Monday, 18 April 2016

Offilers of Derby

You know what time it is? Time for more from Anthony Avis.

His book really is a diamond mine of gems about brewery owners. They seem to have been a very odd bunch. I wonder if that was something peculiar to the brewing trade or if other long-established industries were similar? Hard to tell, as I don’t know of a similar book about other trades.

The topic is another takeover by CUB, this time Offilers of Derby. Another old brewery inherited by feckless heirs:

OFFILERS BREWERS AMBROSE STREET, DERBY
The brewery had been established as Vine Brewery in 1876 by George Offiler and the company, set up in 1892, was still controlled by members of the Offiler family when I first knew it in the early 1960s. The board consisted of two Offilers and a couple of others. It was run by two cousins, H C Offiler, who was chairman and managing director; and F H Offiler, who looked after production and the tied estate, with a particular interest in setting up small hotels with residential and catering facilities in and around Derby. It was one of the sleepiest brewery companies I had so far experienced, even in an era of comatose management. The two of them did not seem to bother what happened, so long as they could draw a reasonable income and pursue their own private interests.”
"The Brewing Industry 1950 - 1990", by Anthony Avis, 1997, pages 79 - 80.

You’ll learn later what prompted F H Offiler’s interest in hotels and what his private interests were. Treating a brewery as a handy source of income while not really guiding or developing the business is a common theme.

They didn’t even seem very interested in brewing beer:

“They were sufficiently indifferent to their prosperity as to contemplate giving up brewing and buying their beer in from a neighbour. Both Bass and Ind Coope & Allsopp had protective shareholdings, and were content to leave it alone. Offilers had about 250 public houses in and around Derby and spread out to the south; their beer was pleasant. They did not like Ind Coope, which had had the temerity to buy Pountain's brewery in Derby ten years earlier, when H C Offiler had thought it was his fish to catch. So he made an approach to Bass, which thought the purchase tag was too high; and as they say, one thing led to another beyond their initial intentions; and soon they were talking to Derek Palmar, when he was a director of Philip Hill, Higginson, Erlanger, City merchant bankers. They found they were receiving advice to sell out to CUB; by coincidence, he, er, happened to be its financial adviser too. Within a very short space of time an offer had been made, and Offilers were swept into CUB. Within two years they had been closed down - which was not quite what the Offilers had in mind; but this was 1965.”
"The Brewing Industry 1950 - 1990", by Anthony Avis, 1997, page 80.

250 pubs was a decent tied estate. There used to be dozens of breweries that size in England, but many disappeared during the takeover fever of the 1950’s and 1960’s. What happened shows the danger of arousing the interest of a big brewery. Though that Derek Palmar was working for both Offiler’s and CUB does rather seem a conflict of interest. I’m sure he did very nicely out of it.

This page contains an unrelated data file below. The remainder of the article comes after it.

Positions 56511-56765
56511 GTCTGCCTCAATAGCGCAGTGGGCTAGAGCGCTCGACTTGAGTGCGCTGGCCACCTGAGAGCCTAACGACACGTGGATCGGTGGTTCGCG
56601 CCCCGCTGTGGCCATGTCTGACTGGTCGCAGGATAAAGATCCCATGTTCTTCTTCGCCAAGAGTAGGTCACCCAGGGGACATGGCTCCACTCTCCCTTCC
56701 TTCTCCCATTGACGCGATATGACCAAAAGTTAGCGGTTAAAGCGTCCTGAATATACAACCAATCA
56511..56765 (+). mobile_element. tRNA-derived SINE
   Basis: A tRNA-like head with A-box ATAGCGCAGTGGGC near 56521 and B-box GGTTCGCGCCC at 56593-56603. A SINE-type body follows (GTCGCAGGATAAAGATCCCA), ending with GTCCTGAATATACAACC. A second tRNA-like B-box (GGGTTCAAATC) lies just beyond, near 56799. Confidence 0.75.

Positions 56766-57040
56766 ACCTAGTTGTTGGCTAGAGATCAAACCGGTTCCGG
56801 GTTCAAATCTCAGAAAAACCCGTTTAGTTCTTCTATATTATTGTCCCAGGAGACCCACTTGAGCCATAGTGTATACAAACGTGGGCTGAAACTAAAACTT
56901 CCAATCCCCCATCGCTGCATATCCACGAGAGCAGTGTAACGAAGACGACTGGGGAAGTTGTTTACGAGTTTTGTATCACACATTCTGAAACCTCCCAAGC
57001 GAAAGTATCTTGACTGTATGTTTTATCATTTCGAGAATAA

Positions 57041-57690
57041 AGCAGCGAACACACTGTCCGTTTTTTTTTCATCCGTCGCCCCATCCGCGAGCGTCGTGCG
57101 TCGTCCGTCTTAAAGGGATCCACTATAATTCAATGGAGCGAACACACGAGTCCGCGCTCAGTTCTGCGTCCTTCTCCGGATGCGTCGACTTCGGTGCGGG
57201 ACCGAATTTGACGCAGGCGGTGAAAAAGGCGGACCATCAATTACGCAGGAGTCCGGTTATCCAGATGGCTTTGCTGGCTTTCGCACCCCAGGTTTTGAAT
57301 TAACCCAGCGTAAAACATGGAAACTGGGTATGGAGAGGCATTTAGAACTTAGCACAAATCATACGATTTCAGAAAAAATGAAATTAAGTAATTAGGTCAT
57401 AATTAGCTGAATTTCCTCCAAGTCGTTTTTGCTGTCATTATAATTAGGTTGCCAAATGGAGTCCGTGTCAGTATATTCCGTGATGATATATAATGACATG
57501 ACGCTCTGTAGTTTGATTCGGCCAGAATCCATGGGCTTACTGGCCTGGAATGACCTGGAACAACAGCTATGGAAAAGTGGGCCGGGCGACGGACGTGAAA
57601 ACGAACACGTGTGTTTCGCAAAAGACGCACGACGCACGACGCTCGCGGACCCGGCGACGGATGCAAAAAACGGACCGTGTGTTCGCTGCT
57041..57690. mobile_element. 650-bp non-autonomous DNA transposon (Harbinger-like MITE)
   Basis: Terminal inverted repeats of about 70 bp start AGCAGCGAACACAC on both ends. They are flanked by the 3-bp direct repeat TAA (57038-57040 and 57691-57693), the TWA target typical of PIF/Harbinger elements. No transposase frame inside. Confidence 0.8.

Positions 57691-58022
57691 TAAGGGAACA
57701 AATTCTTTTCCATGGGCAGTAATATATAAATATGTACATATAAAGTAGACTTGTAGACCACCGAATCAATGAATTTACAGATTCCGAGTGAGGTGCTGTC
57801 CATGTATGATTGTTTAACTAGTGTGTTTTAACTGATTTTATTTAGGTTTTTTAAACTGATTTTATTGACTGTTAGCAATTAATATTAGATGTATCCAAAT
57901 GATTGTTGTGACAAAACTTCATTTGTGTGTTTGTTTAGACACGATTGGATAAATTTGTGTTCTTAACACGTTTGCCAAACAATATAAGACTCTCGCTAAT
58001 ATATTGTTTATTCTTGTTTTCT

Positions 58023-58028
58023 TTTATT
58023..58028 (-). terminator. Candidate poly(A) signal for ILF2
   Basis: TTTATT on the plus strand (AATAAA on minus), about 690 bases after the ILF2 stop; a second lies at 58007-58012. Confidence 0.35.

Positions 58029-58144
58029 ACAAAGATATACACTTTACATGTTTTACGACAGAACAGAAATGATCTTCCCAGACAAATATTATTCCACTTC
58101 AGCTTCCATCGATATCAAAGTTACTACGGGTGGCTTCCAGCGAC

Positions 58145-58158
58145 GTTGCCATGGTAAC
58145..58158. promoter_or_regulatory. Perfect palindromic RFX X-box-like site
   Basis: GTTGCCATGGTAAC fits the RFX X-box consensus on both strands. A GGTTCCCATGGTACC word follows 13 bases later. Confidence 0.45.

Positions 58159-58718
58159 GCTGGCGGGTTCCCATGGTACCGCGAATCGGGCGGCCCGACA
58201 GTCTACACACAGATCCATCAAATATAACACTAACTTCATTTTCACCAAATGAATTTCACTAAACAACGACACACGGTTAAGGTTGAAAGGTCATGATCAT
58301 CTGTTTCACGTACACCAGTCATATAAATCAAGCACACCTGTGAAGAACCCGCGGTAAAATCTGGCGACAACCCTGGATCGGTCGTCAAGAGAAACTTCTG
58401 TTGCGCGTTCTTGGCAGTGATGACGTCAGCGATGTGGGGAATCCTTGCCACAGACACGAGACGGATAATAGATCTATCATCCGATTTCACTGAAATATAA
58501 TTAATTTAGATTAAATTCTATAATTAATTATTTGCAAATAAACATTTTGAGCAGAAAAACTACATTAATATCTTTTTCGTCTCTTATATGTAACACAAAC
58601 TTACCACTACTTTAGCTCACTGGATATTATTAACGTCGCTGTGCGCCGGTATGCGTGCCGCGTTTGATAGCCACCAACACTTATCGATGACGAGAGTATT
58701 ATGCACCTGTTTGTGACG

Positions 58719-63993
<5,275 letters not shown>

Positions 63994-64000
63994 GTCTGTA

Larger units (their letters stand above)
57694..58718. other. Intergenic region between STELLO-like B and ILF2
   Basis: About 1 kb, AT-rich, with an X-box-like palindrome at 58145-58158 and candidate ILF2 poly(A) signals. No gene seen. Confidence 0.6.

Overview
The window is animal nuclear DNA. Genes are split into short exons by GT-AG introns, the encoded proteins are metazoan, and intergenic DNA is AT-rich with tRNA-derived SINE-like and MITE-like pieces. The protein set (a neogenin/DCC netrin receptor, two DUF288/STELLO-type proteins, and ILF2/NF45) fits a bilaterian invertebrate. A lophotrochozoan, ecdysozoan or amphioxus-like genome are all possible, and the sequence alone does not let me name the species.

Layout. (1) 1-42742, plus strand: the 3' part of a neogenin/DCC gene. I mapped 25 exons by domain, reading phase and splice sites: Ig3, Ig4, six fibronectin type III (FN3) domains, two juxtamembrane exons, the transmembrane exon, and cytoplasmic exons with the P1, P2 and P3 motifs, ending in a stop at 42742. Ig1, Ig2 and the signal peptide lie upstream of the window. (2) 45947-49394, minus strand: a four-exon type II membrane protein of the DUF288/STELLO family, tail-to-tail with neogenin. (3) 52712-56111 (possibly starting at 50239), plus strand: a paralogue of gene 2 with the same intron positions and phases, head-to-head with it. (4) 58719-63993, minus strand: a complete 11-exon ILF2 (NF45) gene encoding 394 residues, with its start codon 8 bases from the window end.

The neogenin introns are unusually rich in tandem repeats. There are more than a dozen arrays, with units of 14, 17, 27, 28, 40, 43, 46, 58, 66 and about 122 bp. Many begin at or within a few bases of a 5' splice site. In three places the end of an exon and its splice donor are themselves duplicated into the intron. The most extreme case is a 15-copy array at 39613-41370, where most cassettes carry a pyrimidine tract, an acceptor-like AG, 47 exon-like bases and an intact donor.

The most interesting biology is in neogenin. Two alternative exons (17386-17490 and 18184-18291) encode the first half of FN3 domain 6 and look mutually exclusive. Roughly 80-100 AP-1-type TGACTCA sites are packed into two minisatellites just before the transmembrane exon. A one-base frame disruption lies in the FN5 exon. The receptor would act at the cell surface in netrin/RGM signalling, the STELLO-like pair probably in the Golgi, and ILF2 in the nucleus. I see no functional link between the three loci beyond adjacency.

As you can see below, Offilers was a profitable business:

OFFILERS' REPORT
Brewery profit of £82,474
A NET  profit of £82,474 for the year ended September 30 will be reported by the directors of Offiler's Brewery Ltd. Derby, at the 61st annual meeting of the company to be held the Midland Hotel, Derby, on January 8.

To the net profit there has to be added the unappropriated balance brought forward from 1949 amounting to £137,290, making a total of £219,764.

DIVIDENDS
Out of this the directors have declared dividends on the "A", ' B" and "C" Preference stocks amounting, after deduction of income tax, to £4,620, and an interim dividend of ten per cent. actual, amounting, after deduction of income tax, to £13,200, on Ordinary stock.

From the available balance of £201,944 the directors recommend the transfer of £35,000 to general reserve, and the payment of a final dividend of 15 per cent, actual, free income tax, on the Ordinary stock, amounting to £19,800, the unappropriated balance to be carried forward is £147,144.

Mr. F. R. Offiler, one of the directors, retires by rotation and offers himself for re-election.”
Derby Daily Telegraph - Saturday 16 December 1950, page 6.

The brewery seems to have been drifting rudderless:

“As usual, I had been sent over to their brewery to organise their integration into CYB and found the set up there fascinating. It was feudal, dormant, and without energy, sense of purpose, or direction. It was difficult to get figures or lists, or worthwhile information; not because there was obstruction, but the data, in modern jargon, was not assembled. I did the necessary tour of the properties in order to write a terrier, and it was interesting to gather up the information.”
"The Brewing Industry 1950 - 1990", by Anthony Avis, 1997, page 80.

Not the most go-ahead sort of place, then.

1 comment:

J. Karanka said...

Nowadays someone would pay good money for a brewery described as "feudal". Bonus points if it includes monks or something.